The United States has encouraged the BGMEA and the government of Bangladesh to resolve the long-standing ‘labor rights concerns’ now, so that Bangladesh can focus on preparing for its future as a middle income country and, eventually, a developed country.
“BGMEA and the government of Bangladesh are at a critical juncture as Bangladesh prepares to graduate from least developed country status in 2024, having already met all three criteria required for this important step,” said US Ambassador in Dhaka Marcia Bernicat on Monday.
Ahead of the International Labor Conference, that falls today (May 28) and the Sustainability Compact on June 25 she encouraged Bangladesh to seize the moment.
The US envoy was addressing a press conference on ‘BGMEA-BUFT Journalism Study Tour’ through the International Visitor Leadership Pprogram (IVLP) at the BGMEA Bhaban.
Bangladesh Garment Manufacturers and Exporters Association (BGMEA) President Md Siddiqur Rahman, Chairman, BUFT Board of Trustees Muzaffar U. Siddique, BGMEA Vice President (Finance) Mohammed Nasir, Editor-in-Chief and Chief Executive Officer, Ekushey Television Monjurul Ahsan Bulbul, Editor of the Daily Bhorer Kagoj Shyamal Dutta and Editor-in-Chief, Gazi TV Syed Ishtiaque Reza were present.
She announced the US Department of State’s International Visitor Leadership Program entitled “Economic and Labor Reporting,” and thanked the BGMEA and BGMEA’s University of Fashion and Technology for partnering with the U.S. Embassy to make this important exchange possible.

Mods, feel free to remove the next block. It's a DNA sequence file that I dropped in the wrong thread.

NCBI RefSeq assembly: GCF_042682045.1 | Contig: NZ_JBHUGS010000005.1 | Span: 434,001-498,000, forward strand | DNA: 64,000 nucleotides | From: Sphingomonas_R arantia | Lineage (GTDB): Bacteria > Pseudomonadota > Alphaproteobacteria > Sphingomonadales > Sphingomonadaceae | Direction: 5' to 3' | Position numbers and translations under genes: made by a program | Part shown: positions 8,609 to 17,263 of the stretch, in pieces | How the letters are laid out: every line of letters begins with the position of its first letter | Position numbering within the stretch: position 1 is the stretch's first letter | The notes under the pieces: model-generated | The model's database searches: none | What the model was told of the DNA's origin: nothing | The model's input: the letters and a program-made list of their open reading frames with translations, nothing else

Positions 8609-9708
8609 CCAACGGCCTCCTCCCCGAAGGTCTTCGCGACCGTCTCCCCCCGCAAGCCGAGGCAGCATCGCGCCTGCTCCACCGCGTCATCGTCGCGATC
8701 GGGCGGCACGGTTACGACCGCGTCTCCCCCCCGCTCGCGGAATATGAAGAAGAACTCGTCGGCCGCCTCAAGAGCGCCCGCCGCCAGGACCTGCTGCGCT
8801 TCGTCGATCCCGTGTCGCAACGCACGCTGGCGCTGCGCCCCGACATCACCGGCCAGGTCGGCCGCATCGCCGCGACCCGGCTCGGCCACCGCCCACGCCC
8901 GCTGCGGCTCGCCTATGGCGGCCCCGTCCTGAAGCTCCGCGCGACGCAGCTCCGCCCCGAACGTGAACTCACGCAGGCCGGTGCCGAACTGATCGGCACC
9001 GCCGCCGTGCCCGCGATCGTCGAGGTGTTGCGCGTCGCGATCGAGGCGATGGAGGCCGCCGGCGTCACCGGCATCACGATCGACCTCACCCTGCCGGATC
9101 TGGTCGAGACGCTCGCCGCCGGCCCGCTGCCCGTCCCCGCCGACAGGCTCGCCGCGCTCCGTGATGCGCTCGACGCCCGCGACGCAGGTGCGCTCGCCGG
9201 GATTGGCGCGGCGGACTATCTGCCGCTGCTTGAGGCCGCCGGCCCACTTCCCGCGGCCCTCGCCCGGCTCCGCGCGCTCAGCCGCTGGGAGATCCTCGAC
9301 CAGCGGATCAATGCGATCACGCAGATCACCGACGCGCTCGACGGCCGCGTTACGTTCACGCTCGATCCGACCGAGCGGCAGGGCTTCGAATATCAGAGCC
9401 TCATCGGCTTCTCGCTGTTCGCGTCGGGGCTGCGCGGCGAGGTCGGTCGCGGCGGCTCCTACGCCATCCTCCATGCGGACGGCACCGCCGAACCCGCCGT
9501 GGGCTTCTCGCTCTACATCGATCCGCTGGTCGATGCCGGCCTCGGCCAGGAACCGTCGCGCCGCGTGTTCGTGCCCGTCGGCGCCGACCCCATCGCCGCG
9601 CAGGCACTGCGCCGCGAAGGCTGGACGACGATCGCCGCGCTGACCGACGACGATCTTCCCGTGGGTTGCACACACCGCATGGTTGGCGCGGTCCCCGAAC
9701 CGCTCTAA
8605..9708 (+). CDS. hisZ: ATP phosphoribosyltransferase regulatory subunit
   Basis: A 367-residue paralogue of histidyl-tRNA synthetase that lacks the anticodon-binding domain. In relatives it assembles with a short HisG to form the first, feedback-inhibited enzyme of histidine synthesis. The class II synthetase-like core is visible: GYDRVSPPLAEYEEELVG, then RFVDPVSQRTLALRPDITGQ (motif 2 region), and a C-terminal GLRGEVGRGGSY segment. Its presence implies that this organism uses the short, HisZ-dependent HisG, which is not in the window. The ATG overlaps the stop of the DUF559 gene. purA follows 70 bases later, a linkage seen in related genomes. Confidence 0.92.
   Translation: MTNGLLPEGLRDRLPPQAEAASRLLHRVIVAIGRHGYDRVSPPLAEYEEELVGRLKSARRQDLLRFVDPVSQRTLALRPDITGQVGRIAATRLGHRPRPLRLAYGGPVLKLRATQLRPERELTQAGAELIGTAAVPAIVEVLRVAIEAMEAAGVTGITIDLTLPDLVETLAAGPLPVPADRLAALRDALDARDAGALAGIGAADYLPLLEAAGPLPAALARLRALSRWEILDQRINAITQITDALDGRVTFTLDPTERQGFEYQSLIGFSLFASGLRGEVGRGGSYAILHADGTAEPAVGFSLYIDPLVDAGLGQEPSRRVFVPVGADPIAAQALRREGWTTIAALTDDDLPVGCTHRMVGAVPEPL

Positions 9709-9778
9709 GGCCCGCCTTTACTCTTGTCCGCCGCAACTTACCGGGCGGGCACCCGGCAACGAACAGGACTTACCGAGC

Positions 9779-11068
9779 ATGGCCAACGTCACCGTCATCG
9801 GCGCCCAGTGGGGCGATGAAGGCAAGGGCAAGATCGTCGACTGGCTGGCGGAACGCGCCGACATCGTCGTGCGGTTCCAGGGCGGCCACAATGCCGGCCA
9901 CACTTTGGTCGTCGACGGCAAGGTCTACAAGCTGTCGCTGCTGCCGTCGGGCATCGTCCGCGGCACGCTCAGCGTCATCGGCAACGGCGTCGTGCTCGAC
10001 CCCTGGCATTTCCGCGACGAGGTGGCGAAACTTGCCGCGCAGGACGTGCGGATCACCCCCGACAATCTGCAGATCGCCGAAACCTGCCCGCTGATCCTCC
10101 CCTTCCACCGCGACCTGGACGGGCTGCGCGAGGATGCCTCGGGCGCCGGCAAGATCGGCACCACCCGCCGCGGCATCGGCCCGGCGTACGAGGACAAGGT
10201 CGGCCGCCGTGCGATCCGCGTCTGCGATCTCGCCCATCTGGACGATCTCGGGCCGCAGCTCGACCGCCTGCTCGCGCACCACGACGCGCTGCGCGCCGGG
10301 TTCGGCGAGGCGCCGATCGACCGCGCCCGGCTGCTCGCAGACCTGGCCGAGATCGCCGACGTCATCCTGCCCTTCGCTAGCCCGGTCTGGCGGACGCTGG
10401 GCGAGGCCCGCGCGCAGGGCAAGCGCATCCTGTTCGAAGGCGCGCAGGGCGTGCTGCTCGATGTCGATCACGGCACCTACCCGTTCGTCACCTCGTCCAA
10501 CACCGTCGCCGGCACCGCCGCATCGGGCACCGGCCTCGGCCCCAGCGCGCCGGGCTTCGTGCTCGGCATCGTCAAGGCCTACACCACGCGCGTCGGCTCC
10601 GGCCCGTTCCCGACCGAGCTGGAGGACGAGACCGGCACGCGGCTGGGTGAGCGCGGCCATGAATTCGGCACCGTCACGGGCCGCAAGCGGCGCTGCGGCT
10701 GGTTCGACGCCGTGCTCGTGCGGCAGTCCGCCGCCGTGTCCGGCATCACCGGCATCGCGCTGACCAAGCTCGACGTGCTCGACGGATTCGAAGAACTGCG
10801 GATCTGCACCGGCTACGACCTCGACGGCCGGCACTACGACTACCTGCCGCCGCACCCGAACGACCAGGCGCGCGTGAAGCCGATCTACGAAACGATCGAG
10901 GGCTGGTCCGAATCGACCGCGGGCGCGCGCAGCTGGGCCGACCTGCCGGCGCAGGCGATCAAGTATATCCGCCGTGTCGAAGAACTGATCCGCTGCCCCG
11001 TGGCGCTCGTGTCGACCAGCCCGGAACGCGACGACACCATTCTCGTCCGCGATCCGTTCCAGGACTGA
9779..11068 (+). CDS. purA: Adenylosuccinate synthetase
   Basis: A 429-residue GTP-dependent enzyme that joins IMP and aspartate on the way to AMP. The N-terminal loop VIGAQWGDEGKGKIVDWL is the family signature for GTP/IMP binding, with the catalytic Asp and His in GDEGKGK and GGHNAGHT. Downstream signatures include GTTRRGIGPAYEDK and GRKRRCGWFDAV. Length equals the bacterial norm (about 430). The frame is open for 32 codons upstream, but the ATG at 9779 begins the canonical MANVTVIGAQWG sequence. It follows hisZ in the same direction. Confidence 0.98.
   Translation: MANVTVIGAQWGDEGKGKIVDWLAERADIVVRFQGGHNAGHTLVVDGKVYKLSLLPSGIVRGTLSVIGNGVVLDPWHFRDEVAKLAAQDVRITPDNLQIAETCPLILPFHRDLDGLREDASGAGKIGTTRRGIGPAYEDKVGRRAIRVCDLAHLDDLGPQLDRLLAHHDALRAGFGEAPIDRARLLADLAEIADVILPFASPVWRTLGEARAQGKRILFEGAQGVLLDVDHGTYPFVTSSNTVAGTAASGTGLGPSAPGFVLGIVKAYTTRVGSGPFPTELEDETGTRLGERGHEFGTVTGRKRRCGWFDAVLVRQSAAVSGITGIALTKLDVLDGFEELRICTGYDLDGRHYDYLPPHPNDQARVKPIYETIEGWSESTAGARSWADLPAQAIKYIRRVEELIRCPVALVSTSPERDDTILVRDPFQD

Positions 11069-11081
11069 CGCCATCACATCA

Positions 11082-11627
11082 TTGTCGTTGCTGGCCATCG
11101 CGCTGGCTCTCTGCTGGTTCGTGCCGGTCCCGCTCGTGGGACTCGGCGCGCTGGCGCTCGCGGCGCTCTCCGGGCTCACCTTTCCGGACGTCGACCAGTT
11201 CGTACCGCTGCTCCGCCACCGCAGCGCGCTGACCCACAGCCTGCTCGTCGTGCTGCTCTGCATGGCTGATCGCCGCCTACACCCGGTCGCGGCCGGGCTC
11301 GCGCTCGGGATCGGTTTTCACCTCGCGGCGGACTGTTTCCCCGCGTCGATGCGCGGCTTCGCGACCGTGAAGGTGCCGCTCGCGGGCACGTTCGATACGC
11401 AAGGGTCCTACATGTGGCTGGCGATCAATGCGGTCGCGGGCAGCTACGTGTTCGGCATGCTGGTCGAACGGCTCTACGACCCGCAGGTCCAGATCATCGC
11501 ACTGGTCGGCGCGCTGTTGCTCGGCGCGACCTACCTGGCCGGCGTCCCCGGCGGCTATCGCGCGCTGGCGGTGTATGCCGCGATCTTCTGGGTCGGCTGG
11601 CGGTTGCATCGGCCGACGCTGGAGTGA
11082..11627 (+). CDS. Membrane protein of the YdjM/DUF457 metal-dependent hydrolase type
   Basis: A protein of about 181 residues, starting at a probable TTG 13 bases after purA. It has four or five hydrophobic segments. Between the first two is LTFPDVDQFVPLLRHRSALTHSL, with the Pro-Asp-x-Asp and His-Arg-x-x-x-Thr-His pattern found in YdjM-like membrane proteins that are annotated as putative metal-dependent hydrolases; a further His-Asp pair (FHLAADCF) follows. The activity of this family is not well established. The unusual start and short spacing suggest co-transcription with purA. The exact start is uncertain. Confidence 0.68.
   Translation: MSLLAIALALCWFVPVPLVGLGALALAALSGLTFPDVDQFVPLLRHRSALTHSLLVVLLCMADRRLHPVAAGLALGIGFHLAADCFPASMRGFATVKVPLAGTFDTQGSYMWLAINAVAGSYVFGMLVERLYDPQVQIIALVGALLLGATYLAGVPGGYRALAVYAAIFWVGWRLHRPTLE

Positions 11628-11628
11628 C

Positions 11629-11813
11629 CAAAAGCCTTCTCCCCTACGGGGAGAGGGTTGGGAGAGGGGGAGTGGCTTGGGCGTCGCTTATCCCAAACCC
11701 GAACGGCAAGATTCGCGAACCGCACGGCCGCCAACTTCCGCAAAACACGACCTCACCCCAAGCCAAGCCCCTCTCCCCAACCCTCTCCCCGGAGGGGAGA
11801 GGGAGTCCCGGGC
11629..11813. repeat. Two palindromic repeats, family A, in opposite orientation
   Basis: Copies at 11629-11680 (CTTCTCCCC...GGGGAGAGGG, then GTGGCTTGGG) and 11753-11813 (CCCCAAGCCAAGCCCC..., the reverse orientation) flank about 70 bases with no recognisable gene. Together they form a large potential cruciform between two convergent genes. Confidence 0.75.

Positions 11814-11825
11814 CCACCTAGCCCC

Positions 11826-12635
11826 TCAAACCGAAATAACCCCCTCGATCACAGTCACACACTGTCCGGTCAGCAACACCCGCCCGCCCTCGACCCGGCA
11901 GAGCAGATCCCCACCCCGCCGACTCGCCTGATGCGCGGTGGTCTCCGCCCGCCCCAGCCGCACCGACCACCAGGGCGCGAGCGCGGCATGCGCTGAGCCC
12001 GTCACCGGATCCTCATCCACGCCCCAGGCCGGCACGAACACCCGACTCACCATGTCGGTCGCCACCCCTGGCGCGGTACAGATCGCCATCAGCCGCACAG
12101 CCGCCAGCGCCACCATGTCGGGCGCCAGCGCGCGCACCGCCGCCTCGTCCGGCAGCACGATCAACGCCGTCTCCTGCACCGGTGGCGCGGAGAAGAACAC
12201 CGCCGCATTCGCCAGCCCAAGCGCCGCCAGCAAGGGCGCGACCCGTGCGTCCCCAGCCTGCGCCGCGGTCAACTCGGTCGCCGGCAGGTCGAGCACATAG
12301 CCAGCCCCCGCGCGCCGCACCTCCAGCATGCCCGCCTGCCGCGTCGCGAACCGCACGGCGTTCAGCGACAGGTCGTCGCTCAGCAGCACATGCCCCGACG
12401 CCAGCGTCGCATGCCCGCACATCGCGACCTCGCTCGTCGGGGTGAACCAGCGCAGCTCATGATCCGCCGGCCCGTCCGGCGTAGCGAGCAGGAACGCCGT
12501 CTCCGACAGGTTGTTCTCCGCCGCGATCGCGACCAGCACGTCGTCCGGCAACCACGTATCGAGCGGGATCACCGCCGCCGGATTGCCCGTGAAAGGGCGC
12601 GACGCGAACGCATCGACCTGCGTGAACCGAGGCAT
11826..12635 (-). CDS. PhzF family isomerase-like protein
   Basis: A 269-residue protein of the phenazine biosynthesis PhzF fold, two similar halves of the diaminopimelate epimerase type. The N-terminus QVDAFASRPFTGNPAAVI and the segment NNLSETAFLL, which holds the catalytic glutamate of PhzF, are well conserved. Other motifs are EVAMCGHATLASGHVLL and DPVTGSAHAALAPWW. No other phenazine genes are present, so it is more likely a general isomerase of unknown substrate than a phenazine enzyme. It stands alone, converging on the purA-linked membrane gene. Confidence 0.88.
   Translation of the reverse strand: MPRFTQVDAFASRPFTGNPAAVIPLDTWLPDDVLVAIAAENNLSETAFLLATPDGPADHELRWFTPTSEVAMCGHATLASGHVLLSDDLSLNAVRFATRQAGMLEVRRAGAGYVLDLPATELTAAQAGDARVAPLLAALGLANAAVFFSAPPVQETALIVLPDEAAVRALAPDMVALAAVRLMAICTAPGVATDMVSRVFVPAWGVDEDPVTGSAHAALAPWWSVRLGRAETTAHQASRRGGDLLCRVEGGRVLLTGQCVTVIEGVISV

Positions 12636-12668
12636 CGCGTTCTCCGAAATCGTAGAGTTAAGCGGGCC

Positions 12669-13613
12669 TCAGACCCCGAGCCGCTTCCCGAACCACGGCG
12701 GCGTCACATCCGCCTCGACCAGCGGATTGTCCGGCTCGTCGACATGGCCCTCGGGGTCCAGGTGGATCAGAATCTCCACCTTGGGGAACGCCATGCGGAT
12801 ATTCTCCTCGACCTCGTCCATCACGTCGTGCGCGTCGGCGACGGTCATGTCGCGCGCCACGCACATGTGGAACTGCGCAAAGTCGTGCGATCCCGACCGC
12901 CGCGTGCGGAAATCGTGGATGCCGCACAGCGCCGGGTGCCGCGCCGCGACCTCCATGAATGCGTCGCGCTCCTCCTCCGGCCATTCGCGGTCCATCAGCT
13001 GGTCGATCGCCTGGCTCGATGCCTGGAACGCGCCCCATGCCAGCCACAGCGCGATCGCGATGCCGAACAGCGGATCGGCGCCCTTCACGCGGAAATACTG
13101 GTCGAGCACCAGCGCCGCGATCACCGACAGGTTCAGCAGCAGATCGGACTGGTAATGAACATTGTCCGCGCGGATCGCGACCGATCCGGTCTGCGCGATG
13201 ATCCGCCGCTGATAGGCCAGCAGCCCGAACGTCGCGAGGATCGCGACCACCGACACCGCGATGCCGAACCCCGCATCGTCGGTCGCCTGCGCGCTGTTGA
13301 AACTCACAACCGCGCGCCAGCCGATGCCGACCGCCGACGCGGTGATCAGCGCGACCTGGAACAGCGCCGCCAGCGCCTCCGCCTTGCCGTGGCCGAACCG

This IVLP will allow the 11 Bangladeshi participants to travel to Washington, D.C. and New York to meet with policymakers, journalists, apparel industry leaders, labor rights organizations, and consumer rights organizations.
“Respecting workers’ rights is not just the right thing to do; it is important to ensuring free and fair trade and investment around the world. No one should gain an unfair competitive advantage by treating workers unfairly or not paying them a living wage,” Bernicat said.
She said Bangladesh’s RMG sector is much safer than in 2013 when the Rana Plaza disaster occurred, and Bangladesh and BGMEA must do a better job at marketing the dramatic improvements that are bringing the sector up to world-class standards.
“However, we must all recognize that there is still work to be done on factory and building safety, that we must continue our efforts to ensure remediated factories stay safe, and that new workers are properly trained on safety practices,” she said.
Bernicat urged BGMEA and the government of Bangladesh to come to a quick resolution on the Accord and Alliance’s extensions in Bangladesh.
She said delays in approving their extensions will send a negative signal to buyers and consumers that Bangladesh is not committed to workplace safety.